Instead of tunnels, it would use artificial ponds, with a plastic liner at the bottom, running horizontally along a hillside or at the bottom of the hill. If built along the hillside, it can be built on a terrace, in a format such as 30 × 3 m. This allows to have groups of trees at several heights on the hillside. And instead of the vertical holes for water inflow, existing rivulets or gullies from the hillside can be redirected to flow into the pond. However, a way has to be found to deal with sediment buildup, for example using a settlement pond or a cyclone-type fluid filter.

All ponds have to be covered, to prevent evaporation during the potentially multiple years of water storage. If it is wider than about 3 meters, the covering would rest on pillars built in a grid fashion in the pond. Plants are then placed right on this covering, with enough soil – and that soil might have to be covered with slate sheets to prevent wind erosion. The soil is kept moist with wick-type fabric items hanging into the water below.

5. Design improvements

Waterproof catchment areas. These designs can be combined with covering hillsides in slate or cut natural stone slices, heavy enough to not be moved by wind. They would require to be cut in a special shape so that they overlap and interlock, not sliding down into the valley by their weight. For example, slabs of 40×40×5 cm that are laid with one corner pointing into the valley and have cutouts along their lower edges so that they overlap and interlock with the row of slabs below. Like on slate roofing, water will flow downhill into the pond without ever touching the ground, that is, without seeping into the ground. This way, even light rainfalls contribute to refilling the pond. This is very similar to the ancient Tunisian water harvesting technique of the jessr, but improves on it by changing the “annual average runoff coefficient” of the hillside catchment area. It was 0.153 in Amrich near Beni Kheddeche, measured between 199 and 2001 (source). This means, 15.3% of the water was runoff water and could be catched by the jessr terrace farm, while 84.7% of the water was seeping into the ground and “lost” because non-concentrated rainfall is not enough for agriculture around Beni Kheddeche. With covered hillsides, the lost 84.7% of the water can also be covered, which means that about 84.7% / 15.3% = 5.9 times more growing area can be used in the Beni Kheddeche area.

White hillsides. Now while we are already up for covering the hillsides with waterproof material, let’s use white or bright material. When applied in a large enough area, it will bring down the average outdoor temperature by several degree Celsius. For example, the white polytunnel greenhouses around Almeria, Spain, decreased the temperature in the area by 3 °C, and that in spite of global warming. Of course, the question is how to make this also aesthetically pleasing and safe for wildlife. So we better want to use slices of white natural stone and not plastic. If white stone slabs are not available locally, the dark stone can be painted with lime or other natural white pigments. Alternatively, the stone slabs (whether white or dark) can be covered, as there is no need to expose the stone slabs directly. So for better aesthetics, they can be covered with white gravel or white stones of various sizes, giving the place a more natural look. The only requirement is that the cover material does not soak up much water when it rains, and also does not leak many sediment particles when it rains. Terraces with trees and other plants would be dispersed within these white-covered hills in different heights, making for a beautiful view.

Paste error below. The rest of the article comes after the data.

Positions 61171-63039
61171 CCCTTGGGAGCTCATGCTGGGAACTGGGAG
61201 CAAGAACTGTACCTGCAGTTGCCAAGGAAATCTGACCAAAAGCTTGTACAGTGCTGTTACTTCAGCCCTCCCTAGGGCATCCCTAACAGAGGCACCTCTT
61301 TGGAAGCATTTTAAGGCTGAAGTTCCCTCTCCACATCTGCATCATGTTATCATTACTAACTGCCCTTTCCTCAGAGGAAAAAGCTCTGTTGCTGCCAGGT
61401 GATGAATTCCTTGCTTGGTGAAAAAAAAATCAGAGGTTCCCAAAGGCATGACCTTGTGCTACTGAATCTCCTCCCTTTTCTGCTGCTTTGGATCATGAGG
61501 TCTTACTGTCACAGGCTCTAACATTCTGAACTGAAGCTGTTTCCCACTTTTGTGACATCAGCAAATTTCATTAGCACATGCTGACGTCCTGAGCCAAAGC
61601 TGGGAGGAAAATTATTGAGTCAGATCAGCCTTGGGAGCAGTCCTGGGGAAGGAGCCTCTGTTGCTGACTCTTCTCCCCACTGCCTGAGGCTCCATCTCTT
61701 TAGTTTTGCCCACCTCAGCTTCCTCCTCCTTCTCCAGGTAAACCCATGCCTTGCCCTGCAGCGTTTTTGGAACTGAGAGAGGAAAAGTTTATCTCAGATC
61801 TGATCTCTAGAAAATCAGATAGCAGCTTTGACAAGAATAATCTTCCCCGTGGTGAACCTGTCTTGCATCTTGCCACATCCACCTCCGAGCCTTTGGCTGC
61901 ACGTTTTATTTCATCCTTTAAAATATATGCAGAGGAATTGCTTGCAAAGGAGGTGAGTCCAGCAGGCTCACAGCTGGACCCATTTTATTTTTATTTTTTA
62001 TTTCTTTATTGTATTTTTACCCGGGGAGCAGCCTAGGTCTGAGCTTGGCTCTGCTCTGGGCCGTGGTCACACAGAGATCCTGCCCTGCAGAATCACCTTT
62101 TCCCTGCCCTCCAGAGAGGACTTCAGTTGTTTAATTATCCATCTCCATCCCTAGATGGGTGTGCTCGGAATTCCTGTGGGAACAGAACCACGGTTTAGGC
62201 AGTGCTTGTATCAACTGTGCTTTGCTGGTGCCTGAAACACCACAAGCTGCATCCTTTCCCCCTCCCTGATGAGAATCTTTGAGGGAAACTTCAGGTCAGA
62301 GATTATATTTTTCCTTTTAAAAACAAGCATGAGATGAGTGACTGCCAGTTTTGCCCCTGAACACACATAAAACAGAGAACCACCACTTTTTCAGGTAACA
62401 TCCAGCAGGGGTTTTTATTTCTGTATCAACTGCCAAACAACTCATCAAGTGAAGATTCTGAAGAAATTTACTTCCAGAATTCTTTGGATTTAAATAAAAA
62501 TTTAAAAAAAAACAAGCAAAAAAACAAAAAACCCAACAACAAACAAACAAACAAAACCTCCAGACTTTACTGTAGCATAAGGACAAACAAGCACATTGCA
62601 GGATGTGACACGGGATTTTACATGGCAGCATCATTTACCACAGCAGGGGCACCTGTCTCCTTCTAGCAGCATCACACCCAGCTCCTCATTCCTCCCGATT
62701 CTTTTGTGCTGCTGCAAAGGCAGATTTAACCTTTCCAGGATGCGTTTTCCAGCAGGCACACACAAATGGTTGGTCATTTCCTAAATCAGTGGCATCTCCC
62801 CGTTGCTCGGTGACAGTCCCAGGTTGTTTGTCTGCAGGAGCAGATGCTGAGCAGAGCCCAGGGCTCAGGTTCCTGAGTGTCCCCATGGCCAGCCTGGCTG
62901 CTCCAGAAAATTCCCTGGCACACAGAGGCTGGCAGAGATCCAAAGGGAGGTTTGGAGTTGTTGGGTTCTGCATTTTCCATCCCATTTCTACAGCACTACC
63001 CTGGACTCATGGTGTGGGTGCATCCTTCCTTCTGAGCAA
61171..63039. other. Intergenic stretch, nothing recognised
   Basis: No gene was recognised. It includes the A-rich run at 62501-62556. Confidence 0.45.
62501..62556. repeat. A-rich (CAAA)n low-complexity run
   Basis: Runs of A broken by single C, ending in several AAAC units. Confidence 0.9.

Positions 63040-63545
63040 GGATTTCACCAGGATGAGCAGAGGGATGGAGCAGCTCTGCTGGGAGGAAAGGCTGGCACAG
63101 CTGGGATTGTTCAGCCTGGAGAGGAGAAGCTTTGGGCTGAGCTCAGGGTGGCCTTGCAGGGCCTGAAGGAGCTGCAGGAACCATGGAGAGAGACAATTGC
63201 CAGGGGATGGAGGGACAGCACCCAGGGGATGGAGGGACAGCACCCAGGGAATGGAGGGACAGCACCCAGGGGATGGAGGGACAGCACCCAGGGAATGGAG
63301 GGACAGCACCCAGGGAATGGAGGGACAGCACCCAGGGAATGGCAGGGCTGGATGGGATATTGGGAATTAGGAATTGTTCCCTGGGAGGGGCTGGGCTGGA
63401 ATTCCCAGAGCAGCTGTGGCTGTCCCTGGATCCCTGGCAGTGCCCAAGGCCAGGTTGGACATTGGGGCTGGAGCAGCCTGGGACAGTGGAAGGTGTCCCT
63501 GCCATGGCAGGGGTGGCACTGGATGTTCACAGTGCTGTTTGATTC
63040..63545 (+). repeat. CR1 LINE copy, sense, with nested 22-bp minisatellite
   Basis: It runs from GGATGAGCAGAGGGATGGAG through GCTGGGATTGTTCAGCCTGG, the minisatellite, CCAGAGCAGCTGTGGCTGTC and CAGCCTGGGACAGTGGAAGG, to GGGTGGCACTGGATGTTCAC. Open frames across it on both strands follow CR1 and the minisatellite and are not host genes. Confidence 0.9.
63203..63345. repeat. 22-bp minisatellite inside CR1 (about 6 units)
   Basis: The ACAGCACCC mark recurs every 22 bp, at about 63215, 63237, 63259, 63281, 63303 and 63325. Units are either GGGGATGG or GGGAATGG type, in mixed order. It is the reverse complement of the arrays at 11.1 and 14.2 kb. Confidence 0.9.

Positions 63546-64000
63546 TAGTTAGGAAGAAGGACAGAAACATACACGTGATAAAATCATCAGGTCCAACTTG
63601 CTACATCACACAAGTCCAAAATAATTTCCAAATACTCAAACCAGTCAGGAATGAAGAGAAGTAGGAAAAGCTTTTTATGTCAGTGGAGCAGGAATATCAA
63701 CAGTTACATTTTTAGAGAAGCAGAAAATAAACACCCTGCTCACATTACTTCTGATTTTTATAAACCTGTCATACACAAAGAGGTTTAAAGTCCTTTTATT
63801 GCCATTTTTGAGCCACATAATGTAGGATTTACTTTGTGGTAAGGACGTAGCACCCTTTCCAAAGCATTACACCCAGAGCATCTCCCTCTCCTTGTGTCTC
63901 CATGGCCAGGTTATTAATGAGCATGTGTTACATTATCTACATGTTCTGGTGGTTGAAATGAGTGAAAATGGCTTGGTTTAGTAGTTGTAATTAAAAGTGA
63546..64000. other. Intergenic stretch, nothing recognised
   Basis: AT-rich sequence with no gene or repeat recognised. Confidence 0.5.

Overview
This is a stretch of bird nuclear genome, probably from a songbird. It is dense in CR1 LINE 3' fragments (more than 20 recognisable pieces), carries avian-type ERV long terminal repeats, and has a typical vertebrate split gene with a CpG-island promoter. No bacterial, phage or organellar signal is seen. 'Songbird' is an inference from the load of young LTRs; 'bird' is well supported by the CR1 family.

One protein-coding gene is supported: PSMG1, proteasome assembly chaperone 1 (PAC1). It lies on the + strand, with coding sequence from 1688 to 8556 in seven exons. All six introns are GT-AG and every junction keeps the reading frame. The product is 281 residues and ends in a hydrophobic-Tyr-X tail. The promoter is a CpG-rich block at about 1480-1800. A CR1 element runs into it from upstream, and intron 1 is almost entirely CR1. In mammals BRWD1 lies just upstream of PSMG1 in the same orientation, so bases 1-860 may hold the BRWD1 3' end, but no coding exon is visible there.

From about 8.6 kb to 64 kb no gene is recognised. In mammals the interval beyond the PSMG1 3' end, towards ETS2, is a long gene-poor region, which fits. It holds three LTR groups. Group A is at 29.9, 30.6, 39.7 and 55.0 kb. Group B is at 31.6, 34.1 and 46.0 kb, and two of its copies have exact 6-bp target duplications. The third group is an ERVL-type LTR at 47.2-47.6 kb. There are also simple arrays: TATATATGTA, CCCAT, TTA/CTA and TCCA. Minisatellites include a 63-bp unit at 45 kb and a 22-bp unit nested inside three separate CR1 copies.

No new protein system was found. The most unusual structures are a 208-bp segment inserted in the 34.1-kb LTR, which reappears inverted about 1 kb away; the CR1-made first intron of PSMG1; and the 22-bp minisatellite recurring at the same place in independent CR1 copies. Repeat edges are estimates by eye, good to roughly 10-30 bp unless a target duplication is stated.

White stone cover for the soil. And while we are at it, let’s also place white stone slabs on the soil around the trees. This helps to keep the ground cool by reflecting sunlight, preventing evaporation. It also helps against wind erosion.

Variable water use. Trees, especially olive trees, take a long time to grow and are very valuable. The hydrology system must ensure their survival with the highest priority. So it will be very conservative with water use and tree numbers to be able to water the trees even through multiple drought years. This also means that in most years, excess water is available and can be used in agriculture for annual plants like wheat, barley etc… In dry years, the annual plants will simply not be planted, waiting until the water storage has filled again to be sure of tree survival first.

Reducing soil evaporation. When planting trees in soil that is moistened by wick action from the proposed reservoirs, the water is not directly exposed to the air, which greatly reduces evaporation. Still, there will be considerable evaporation as the moist soil is exposed to the air. This can be considerably reduced by placing a layer of plastic sheet material or of water-impermeable soil (clay) on top of the root soil, and then some more soil or rather gravel and sand on top of that for protecting that layer. This way, only the planting holes expose moist soil to the air.